PS Yeah I think the granny flat may very well be deemed to be an improvement, because that’s like improving your house. Let’s say you had a bathroom and then sell it, what are you saying that maybe the tax man can say well I’m going to charge you tax on the cost of your bathroom. A bit difficult.
PS And the other point of course is how do you work out the increase in value of the granny flat unless the prices are portioned.
CS Yeah that’s a tough one and probably best dealt with by a tax accountant for starters. Zara go ahead, Paul is listening
C2 Thank you, my neighbour actually put an application to build a garage and in that application, they are going to rip off half of the shed fence, which was the garage wall and they are coming towards my property like a bit of paving, slab and camellia tree and the side door of my property will go. So I put an objection to Council, but still they agreed with that neighbour and they’ve given approval, it there anything I can do?
PS Sorry I just didn’t quite understand that, the neighbour has filed an application to build a garage,
PS And how does it affect you?
C2 The garage wall, wall of the garage will be forming, replacing the shared fence.
PS In other words, he has been allowed to build it right on the boundary?
C2 Yeah, right on the fence and also coming a little bit further in my property.
PS They can’t give him permission to encroach on your land.
C2 Right, the Council has done it, I don’t know what to do know, where I can go to get help.
PS An application can lay in the Land & Environment Court, if you’d like to give me a call later on, I’ll talk to you further and we might be able to do something for you.
CS Yeah will get your number, but Zara have you been in direct contact with the Council.
C2 Yes I put my application. I lodge it and then yesterday there was a letter that they have actually approved the neighbours application and they said within 5 days of this letter there will be something in the website which I can find out about it, in general.
PS They can’t approve a development on your land.
PS Now to allow a development up to the boundary, I can understand that, some garages are allowed provided they don’t have windows and privacy issues. But they can’t, they’ve got no power to give authority or consent for someone to build your land.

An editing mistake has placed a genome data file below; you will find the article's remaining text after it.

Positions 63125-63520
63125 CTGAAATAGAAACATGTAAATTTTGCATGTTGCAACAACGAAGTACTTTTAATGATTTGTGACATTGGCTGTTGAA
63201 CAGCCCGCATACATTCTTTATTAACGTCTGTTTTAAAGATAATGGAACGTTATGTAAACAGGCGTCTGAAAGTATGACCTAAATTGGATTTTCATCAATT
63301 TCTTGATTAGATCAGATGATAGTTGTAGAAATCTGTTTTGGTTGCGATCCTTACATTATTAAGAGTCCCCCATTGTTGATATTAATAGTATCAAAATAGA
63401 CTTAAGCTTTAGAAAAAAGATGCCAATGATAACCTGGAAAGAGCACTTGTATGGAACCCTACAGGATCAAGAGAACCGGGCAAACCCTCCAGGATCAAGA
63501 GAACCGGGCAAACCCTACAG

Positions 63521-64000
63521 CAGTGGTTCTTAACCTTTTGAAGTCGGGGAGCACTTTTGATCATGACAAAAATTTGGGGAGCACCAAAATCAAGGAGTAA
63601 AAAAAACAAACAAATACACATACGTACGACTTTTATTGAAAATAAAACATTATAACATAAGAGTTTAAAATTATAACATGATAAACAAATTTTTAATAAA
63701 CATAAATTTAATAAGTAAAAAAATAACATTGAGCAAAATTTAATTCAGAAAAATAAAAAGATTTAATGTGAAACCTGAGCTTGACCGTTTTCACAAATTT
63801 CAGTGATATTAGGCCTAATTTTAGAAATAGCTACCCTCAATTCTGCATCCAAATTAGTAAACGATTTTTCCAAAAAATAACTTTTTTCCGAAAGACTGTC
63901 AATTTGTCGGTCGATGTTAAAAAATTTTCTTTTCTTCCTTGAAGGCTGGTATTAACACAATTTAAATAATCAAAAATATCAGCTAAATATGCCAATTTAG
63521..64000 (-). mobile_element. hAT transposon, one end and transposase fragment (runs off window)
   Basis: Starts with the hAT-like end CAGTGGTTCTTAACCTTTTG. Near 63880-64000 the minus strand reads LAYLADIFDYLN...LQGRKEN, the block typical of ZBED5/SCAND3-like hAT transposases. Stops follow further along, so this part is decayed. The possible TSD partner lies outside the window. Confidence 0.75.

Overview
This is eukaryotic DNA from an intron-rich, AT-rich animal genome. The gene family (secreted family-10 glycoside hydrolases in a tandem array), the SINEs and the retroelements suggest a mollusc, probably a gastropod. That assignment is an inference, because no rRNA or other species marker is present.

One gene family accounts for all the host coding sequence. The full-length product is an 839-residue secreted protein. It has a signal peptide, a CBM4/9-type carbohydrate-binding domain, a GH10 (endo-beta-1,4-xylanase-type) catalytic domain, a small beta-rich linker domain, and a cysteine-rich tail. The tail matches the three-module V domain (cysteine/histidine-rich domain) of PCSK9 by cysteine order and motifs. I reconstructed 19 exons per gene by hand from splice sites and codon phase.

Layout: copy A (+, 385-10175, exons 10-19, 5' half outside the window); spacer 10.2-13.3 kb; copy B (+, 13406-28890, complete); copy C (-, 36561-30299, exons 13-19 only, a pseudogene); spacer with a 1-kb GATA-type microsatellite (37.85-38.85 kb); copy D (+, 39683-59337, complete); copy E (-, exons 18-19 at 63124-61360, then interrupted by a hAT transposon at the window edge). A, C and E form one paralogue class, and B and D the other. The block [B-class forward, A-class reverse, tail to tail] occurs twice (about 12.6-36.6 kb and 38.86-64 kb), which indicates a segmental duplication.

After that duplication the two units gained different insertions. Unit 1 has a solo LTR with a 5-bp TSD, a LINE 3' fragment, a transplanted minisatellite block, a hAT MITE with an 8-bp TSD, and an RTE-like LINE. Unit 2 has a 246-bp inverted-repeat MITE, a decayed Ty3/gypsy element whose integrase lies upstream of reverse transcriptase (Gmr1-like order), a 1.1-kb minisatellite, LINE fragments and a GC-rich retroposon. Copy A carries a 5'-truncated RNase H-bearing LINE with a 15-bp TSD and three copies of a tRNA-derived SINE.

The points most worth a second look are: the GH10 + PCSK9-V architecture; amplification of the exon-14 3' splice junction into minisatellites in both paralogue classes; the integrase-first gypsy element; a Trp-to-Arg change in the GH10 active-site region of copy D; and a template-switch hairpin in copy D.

CS And what Council’s do on a regular basis is open their doors through the week so you can go in talk about the development and building issues and look at the plans. You should be able to do that Zara.
C2 Well I’ve spoken to a certain officer, but she said I don’t know if you have an application, you have to put the compliant in the application and that’s all she said to me, she couldn’t help me.
PS This actually sounds like what you might find, is that your fence isn’t on the boundary line, and that often happens. When they do there survey you find that the boundary is actually one foot in your property or something.
CS Yeah, I’d be going back in there and asking for someone else to deal with it Zara on the other hand I’ll put you through to Bridget who will take your number and Paul will try and navigate you through what could be a little bit of a messy situation. I think we are not hearing the full storey which is always the case sometimes. 131873 is the telephone number we are talking property law, free legal advice, Paul Sant happy to take your calls and we will continue you that straight after the news at 1 o’clock.
You’re listening to the Chris Smith afternoon show right across Australia
CS This is the afternoon programme, we a smack bang in the middle of our property law segment this afternoon and a chance for you to have your questions answered on any aspect of property law, Paul Sant in the studio from Turner Freeman Lawyers, I want to go to some callers who’ve got some really good questions that may have some relevance to those listening this afternoon, Corrina go ahead, Paul is listening